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Articles Tagged with criminal record

Having a criminal history can impact you both personally and professionally, no matter where you are located in the country. There are varying levels of punishments and long-term implications based on the type of crime you committed and its severity. For instance, there are convictions that can keep you from obtaining a professional license or make you lose a professional license you legitimately earned. Other crimes may limit your ability to vote or buy and own a firearm. Those with a criminal past often have a difficult time just obtaining gainful employment even after they serve their time.

There is no doubt about it, Californians with any amount of criminal history face more obstacles to achieving their life goals than those without a criminal history. Luckily, there are options that can help an ex-convict gain some relief from their criminal past. Working with an experienced and resourceful San Diego criminal defense attorney is a convenient way to learn more about what your options are regarding how to better manage your criminal record. If you are able to make adjustments to your record, you could greatly impact the trajectory of your life.

What Options are Available to Reduce the Impact of a California Criminal Record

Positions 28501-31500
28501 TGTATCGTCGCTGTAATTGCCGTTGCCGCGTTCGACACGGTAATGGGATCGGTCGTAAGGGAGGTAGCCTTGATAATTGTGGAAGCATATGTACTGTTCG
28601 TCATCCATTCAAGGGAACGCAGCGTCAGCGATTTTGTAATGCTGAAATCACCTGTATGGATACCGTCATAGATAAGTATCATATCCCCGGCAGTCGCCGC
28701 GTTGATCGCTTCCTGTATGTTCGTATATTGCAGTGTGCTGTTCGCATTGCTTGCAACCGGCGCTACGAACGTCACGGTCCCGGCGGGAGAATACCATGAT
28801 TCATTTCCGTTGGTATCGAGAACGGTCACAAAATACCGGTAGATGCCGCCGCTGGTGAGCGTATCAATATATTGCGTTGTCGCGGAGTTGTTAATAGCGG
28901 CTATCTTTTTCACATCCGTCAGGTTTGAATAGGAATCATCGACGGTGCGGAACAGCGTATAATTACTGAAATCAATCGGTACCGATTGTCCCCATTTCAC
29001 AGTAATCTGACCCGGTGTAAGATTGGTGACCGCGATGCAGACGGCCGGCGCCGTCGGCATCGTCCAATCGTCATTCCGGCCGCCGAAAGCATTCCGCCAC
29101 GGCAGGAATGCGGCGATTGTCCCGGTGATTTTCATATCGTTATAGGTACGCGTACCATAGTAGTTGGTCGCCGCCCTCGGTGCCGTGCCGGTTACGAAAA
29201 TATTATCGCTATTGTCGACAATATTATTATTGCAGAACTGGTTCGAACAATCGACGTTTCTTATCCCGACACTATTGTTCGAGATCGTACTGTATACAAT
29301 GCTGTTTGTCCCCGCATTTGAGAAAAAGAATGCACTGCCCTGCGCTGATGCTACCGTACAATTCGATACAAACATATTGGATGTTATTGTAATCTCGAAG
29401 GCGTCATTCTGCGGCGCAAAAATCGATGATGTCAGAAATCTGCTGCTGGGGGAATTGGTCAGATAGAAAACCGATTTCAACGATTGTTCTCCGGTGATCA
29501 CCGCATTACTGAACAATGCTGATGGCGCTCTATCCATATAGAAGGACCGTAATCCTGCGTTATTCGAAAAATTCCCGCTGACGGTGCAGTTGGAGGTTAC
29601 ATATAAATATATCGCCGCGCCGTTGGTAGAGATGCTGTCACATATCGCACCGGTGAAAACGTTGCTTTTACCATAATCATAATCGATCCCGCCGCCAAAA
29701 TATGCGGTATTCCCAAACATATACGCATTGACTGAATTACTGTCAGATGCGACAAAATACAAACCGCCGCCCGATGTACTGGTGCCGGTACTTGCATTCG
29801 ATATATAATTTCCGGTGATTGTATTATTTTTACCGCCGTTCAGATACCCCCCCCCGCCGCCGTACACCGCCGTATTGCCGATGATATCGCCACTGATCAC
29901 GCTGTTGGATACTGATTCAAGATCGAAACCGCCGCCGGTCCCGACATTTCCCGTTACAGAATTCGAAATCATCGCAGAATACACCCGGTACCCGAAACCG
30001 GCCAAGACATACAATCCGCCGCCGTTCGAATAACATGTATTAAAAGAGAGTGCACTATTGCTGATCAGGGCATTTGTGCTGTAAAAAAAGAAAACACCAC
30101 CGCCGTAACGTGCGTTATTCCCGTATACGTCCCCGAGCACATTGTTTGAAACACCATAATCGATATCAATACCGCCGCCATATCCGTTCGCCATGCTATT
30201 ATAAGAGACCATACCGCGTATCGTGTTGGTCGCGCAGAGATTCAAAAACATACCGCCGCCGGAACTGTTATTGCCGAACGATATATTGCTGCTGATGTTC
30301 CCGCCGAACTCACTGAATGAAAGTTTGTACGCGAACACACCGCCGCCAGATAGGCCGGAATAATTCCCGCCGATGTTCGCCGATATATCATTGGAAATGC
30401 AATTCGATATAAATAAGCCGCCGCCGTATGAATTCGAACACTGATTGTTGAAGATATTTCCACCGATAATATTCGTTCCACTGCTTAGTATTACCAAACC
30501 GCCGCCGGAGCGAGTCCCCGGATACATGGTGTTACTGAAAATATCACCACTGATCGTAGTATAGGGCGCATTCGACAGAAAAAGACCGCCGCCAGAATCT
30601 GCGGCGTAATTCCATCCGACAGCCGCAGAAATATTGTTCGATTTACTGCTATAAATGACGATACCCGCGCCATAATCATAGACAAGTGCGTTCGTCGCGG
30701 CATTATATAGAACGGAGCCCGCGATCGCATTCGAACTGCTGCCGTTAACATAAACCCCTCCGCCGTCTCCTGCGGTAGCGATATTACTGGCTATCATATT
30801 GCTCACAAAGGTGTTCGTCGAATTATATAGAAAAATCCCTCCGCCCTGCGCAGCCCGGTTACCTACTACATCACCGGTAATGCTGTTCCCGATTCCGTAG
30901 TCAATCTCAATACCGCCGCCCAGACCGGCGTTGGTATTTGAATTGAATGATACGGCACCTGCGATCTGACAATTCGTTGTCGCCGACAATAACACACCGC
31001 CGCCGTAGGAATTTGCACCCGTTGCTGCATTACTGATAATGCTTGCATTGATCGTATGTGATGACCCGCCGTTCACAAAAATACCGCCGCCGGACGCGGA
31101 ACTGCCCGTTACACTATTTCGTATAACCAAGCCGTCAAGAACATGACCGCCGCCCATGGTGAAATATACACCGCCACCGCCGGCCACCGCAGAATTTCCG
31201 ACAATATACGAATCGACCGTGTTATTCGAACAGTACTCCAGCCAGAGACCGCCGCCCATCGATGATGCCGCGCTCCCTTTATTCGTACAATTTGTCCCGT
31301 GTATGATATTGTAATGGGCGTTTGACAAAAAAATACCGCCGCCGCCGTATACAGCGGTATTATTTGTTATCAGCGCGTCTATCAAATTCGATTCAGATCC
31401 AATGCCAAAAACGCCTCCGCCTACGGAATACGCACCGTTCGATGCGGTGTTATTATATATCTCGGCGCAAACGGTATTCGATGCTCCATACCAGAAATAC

Your convictions will be a stain on your record that will be visible by many organizations and businesses that require background checks. Due to their presence on your record, it is likely that you will face many limitations impacting your ability to get ahead in life and to live your life in peace. It is only natural to be concerned about the challenges you have to endure after you leave prison. When you just want to move on with your life, it is also reasonable to want to know if there is anything you can do to mitigate these implications.

California criminal laws say that records with information on arrests or detentions, dispositions, as well as personal identification will stay on your record until you reach the age of 100. That is a very long time. Criminal convictions never go away. Potentially, if your conviction happened when you were a minor, you may have options to hide that conviction.

Even if you were arrested but not convicted, this incident will stay on your record and be visible. The good news is that under California criminal laws, any arrest charges where there was no conviction or where the charges were thrown out cannot be held against you. While organizations or businesses may be able to see these charges on your records, they cannot deprive you of services or employment because of them.

How Can I Have My California Criminal Record Cleaned?

When you want to explore options that may be available to help you clean your record, the best thing to do is to discuss the unique details of your situation with David M. Boertje, a California criminal defense lawyer. Depending on the type of convictions you have and the details that surround them, it may be possible to have these charges removed or expunged from your record.  Continue reading

Job searches are a challenge for everyone. Between completing applications, submitting resumes, and having many interviews, the job hunt is not an easy task. Having a criminal history while searching for a job creates a unique set of barriers that can prevent people from gaining employment after re-entering society.

California has taken an active approach to the barrier in adopting the “Ban the Box” law. This law places limits on an employer’s inquiries into an applicant’s criminal history.

If you are facing issues while searching for a job with a criminal history, we have gathered some information to help guide you on your journey.